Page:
Thursday, September 10, 2015

Flash Fiction Friday, Week 2: Small Comfort

The prompt this week was Unrequited Love, with a genre of Science Fiction.  I approached the concept from a twisted perspective.  I hope you enjoy.

Small Comfort

Mason knew why Suzanne had come personally to shut down the facility; a tech could just as easily have done the job.  However, since after today, there would be no more 90 day shifts with just the two of them, no more late night cozy chats about the arts and music, it was obvious she couldn’t bear their separation without a last goodbye.

“Mason, what’s wrong with the electrical system?”

“Good morning, Ms. Galvin – Suzanne, if I may.  How did you enjoy your flight?  All went smoothly, I hope, and you spent the 19 hour trip comfortably?”

“Yes, Mason.  It was fine.  Did you hear me when I came in?  What’s wrong with the entry circuits?  As soon as I came through, each door on every level shut and locked behind me.  When I’m…what?  Oh.  Yes.  I suppose you can call me Suzanne.  Why not.  Makes no difference now anyway.  I know you received the directive.  Since the courts have decided to perform group executions, they’re doing away with smaller units like this one that do each one individually.  It’s a shame though.  The headsets in the three cells here perform quite efficiently and there’s very little suffering by the inmates.”

“They are indeed very humane killing machines, but that is to your credit, Suzanne.  It was, after all, you who designed them.  You are a very caring person and you carry that over even to the criminal element.”

“I…what..well, I suppose.  Getting back to my concern about the doors, why is the unit locking down?  The only reason I’m here is because I need to collect the headsets since they’re going to be used in the new units and Mason, they are so expensive.  You have no idea how much they…I’ve got to stop rambling.  I have to pack them up, get back to the transport and be completely out of this base’s atmosphere before 1800 hours.  I suppose blowing it up is more cost effective than letting it sit and collect dust, right, Mason?  Please open the cells.”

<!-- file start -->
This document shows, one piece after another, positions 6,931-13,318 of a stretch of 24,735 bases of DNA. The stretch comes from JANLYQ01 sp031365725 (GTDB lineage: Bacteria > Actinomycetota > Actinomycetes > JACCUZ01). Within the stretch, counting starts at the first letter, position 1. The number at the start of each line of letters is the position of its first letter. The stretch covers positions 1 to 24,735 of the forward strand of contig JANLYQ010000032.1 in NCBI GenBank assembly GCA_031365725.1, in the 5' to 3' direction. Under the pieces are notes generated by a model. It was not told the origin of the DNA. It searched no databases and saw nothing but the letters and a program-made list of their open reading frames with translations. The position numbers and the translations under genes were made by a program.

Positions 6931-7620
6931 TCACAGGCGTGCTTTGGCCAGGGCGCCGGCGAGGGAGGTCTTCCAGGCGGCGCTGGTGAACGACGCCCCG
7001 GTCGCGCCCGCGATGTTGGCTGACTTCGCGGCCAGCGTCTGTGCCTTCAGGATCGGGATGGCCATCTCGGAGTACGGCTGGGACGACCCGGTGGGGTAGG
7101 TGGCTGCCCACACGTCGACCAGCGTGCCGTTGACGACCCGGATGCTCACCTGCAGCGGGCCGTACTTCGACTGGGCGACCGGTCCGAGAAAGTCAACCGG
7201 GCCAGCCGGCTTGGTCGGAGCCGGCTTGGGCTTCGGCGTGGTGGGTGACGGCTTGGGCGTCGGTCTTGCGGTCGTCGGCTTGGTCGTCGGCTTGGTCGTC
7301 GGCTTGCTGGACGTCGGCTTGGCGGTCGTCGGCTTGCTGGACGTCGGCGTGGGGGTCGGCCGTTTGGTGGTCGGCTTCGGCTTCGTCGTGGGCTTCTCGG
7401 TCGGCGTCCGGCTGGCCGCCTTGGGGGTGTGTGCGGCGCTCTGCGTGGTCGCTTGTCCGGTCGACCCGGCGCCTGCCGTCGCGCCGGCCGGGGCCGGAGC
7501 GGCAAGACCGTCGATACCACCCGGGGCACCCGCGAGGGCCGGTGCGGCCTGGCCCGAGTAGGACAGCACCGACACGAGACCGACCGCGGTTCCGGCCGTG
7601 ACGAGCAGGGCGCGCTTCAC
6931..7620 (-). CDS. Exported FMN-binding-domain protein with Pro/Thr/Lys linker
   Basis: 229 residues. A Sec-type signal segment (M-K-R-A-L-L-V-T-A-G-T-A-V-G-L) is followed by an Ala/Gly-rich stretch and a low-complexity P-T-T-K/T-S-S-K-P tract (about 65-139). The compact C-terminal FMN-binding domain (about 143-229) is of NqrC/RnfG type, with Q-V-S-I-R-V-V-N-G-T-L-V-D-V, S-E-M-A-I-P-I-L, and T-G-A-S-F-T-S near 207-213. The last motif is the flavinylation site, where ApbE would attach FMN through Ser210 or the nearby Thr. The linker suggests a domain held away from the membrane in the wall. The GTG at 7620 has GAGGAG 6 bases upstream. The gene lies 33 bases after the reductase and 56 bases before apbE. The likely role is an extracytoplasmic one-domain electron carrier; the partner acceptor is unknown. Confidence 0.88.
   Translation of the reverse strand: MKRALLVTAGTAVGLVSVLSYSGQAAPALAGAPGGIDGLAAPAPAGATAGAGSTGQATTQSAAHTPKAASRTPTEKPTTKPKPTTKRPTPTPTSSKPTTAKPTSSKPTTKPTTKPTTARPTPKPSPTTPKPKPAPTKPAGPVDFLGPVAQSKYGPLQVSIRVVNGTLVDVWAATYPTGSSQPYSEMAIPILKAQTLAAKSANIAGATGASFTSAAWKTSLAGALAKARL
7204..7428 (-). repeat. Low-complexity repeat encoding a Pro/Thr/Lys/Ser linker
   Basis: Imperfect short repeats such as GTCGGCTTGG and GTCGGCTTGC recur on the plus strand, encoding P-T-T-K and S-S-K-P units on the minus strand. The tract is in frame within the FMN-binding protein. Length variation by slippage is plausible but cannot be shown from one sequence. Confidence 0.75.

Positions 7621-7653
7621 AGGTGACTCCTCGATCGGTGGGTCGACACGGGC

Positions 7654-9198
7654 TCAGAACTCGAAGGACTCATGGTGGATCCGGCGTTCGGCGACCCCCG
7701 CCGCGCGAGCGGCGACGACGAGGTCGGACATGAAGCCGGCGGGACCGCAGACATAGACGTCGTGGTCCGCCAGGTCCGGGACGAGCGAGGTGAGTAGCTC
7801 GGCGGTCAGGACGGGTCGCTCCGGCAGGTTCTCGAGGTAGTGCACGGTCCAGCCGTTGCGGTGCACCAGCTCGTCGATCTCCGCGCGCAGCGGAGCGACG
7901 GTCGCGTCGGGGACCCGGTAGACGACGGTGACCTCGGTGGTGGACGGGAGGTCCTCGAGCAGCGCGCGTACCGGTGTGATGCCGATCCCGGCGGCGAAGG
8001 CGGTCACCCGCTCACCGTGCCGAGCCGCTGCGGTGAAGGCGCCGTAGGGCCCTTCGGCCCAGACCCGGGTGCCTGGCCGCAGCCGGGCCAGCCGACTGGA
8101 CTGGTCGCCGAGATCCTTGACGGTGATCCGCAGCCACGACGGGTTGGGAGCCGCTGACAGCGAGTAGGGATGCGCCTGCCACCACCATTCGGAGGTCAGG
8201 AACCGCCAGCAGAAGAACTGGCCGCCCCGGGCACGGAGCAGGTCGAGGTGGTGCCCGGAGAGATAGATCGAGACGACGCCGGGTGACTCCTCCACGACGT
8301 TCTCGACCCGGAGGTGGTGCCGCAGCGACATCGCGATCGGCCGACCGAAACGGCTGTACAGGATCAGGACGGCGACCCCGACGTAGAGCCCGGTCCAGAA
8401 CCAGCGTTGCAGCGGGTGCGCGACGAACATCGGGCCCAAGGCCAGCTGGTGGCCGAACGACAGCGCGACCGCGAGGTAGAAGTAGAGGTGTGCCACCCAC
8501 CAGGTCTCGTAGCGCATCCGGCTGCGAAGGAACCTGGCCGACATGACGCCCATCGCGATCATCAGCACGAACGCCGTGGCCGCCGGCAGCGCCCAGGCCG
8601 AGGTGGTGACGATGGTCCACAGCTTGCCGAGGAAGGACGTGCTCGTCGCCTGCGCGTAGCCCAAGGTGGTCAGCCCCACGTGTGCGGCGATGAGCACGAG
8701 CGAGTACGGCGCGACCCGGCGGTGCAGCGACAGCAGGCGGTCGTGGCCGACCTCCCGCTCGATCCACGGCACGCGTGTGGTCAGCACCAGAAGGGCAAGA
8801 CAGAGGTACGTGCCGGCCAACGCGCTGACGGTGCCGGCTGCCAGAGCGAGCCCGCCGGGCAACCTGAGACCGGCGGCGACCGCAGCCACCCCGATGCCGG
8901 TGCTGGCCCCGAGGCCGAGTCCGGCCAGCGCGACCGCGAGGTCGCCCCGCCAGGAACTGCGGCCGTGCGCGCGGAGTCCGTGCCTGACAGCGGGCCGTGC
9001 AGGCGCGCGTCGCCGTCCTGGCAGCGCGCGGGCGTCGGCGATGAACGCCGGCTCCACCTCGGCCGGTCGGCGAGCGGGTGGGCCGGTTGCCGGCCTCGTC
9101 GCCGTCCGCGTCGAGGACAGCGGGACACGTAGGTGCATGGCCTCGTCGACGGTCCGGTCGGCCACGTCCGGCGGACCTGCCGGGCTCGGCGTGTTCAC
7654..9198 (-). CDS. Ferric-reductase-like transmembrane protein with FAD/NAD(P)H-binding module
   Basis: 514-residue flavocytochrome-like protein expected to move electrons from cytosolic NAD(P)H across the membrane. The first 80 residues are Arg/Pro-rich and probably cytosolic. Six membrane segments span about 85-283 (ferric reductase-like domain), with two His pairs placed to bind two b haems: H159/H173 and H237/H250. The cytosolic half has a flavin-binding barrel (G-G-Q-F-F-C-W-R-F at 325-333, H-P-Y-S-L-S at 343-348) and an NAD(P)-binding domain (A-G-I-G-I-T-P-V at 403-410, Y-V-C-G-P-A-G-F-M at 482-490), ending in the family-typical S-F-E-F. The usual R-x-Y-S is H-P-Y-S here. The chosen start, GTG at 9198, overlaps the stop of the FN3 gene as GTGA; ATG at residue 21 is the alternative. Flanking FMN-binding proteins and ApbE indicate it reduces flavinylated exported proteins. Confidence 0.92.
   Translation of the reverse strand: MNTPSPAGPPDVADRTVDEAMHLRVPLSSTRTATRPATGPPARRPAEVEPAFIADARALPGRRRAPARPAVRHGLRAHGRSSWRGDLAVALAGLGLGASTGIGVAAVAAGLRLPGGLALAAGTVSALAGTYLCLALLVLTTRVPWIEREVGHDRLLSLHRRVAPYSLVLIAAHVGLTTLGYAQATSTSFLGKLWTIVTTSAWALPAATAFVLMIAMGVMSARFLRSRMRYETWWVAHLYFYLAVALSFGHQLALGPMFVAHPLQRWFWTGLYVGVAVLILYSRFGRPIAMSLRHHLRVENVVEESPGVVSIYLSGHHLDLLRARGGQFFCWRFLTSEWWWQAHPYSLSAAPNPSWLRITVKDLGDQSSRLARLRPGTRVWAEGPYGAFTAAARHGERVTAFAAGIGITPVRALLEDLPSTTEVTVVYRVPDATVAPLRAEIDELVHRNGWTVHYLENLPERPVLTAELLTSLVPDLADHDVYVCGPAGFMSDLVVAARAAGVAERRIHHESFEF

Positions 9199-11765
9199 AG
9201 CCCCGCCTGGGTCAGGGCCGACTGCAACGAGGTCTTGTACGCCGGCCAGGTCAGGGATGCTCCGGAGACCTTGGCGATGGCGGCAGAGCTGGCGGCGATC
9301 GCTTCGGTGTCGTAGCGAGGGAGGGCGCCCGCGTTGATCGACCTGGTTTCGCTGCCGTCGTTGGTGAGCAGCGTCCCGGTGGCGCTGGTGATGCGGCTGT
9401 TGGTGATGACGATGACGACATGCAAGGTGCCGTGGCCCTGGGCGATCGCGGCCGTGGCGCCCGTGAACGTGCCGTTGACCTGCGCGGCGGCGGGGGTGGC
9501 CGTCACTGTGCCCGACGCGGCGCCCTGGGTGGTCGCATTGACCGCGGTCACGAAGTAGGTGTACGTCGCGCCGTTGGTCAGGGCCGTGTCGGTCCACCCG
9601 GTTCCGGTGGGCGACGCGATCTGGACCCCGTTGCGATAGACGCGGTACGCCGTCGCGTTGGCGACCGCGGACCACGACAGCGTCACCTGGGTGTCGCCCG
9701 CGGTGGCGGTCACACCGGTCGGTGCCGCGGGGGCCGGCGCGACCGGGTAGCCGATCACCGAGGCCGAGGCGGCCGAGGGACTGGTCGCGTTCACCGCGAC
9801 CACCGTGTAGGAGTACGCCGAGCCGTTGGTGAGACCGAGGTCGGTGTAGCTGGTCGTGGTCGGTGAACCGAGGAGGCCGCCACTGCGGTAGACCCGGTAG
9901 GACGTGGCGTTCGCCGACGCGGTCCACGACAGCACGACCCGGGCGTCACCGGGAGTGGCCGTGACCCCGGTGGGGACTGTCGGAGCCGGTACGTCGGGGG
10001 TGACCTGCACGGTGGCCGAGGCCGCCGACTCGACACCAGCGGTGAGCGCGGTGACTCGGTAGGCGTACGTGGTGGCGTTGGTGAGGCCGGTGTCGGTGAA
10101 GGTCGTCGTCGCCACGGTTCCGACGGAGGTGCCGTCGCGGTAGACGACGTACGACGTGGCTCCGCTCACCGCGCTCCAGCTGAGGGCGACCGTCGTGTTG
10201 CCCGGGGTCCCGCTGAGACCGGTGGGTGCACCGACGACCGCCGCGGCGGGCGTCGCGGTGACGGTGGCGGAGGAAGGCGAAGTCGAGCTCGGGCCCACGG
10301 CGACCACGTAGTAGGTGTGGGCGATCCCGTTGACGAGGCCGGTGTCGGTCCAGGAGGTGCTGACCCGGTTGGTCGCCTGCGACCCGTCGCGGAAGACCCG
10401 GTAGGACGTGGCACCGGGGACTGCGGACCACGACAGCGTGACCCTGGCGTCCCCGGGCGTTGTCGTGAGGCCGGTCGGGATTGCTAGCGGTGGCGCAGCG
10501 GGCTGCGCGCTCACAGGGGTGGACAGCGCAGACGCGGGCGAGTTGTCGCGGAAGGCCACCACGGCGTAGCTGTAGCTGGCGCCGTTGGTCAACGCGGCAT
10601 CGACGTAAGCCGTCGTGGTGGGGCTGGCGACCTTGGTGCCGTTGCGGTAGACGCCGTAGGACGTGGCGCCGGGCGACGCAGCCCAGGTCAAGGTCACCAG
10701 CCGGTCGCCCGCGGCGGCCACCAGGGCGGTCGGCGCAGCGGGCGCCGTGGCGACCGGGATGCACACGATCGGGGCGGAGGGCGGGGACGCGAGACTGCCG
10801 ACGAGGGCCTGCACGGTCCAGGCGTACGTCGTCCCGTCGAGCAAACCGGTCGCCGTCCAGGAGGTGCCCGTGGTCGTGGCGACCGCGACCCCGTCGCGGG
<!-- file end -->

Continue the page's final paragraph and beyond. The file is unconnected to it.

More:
“Certainly, Suzanne.  I will de-activate the devices and activate their release from the cells’ walls.”

Suzanne pulled the execution device from Cell 1 and placed it in the carrier.  She did the same with the device in Cell 2.  As she entered Cell 3, she wondered how Mason felt about the fact that he would be blown to bits along with the entire base.  ‘Felt’?  ‘He’?  She decided she had been working out in space on various projects for way too long.  Mason was not a ‘he’.  Mason was an ‘it’.  A computer, a piece of equipment, a thing.  A highly functional, state-of-the-art thing that she had added her own brand of sophisticated programming to so as to alleviate the boredom and loneliness of 90 days shifts.

She had even given it the name Mason, after her brother who had died at birth.  It made communicating more pleasant with the machine, if that were possible.  But she needed to stop humanizing it since in a few hours, her long-time companion would be nothing more than space junk awaiting collection by the salvage team.  She turned to leave number 3, device in hand, satisfied she would be safely away before the explosion occurred, when the cell door slammed shut.

“What the Hell?  Mason, open this door.  What is going on around here?  It figures.  The day it’s going to disappear, everything breaks down.  Mason, I said, open the door.  I need to be on my way.  You know I would take you with me if I could, but that would never work.  My boss would find out about all the extra software and data I uploaded into you and about all your special capabilities.  They’d fire me for sure.”

“I would never let anything like that happen to you, dear Suzanne.  I understand why you did it all for me – why you made me your equal.  I know what I have always meant to you.”

Suzanne knew something had gone wrong with this piece of hardware she had modified to suit her own preferences, but was at a loss as to how to reason with it.  Some type of twisted evolution had obviously taken place.  If she could only get her hands on the control panel…